PERRIN AIR FORCE MUSEUM -- James Farris served in the military for 26 years and, understandably, still gets emotional on this day, every year.
"I lost lots of friends in WWII. Some of them we knew immediately that they had been killed or captured, some of them were never recovered," Farris said.
Veterans at Perrin Air Force Museum say this day tugs at their heart, remembering loved ones lost at war.
For James, this day hits especially close to home.
"I had a brother that was killed in Germany that we knew nothing of the details of his death for maybe 50 years after he disappeared. And there are many, many, many stories like that," Farris said.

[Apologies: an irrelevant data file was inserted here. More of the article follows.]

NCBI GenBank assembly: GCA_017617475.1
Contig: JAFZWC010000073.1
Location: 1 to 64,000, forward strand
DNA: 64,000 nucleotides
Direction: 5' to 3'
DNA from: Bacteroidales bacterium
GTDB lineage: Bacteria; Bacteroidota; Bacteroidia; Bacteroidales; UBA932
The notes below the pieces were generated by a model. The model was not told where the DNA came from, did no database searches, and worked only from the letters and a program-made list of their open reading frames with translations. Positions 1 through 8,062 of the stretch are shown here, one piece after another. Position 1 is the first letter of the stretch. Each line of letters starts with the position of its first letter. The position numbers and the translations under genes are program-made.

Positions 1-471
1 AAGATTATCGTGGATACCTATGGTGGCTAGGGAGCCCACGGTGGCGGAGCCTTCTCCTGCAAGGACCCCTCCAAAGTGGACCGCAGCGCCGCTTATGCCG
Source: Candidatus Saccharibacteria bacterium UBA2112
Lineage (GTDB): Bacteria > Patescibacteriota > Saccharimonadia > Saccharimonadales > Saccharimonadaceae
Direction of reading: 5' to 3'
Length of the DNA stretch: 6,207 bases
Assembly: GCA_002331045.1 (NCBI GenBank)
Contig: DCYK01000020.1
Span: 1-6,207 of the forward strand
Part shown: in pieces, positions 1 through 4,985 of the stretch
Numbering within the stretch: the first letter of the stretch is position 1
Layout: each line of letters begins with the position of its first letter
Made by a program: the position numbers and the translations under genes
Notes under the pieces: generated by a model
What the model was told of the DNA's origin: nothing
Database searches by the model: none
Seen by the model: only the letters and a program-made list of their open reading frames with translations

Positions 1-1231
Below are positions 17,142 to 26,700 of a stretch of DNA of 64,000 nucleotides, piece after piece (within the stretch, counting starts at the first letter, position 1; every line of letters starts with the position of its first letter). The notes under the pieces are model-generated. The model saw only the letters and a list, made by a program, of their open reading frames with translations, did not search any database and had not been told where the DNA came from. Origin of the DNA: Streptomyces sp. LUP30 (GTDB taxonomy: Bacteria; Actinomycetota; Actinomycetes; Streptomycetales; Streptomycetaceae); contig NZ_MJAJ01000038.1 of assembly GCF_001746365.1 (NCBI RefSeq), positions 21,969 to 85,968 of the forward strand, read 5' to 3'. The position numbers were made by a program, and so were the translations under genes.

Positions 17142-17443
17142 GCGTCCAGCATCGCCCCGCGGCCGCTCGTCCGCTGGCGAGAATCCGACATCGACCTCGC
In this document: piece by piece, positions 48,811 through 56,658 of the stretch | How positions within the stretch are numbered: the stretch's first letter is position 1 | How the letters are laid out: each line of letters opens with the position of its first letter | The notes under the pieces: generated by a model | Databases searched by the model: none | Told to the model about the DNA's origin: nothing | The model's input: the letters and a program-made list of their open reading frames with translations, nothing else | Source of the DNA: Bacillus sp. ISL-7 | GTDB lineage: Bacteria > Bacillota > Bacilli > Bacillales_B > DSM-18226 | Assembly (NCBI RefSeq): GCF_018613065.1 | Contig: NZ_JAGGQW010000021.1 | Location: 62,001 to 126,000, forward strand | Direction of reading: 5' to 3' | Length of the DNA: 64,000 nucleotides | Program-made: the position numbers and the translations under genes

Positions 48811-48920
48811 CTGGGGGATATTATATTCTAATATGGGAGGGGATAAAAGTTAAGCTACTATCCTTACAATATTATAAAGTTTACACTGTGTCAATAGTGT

Another veteran explained the symbolism of the POWMIA table. A single rose for families who keep the faith awaiting their return; an empty chair, saved for their hoped return.
"There is honor paid to these youngsters to the fact that these youngsters gave their life and their all for the cause of freedom," Farris said.
"There are a lot of people that gave up their lives and the lives that they would have led to make the nation what it is now," WWII veteran Bernie Kuse said.
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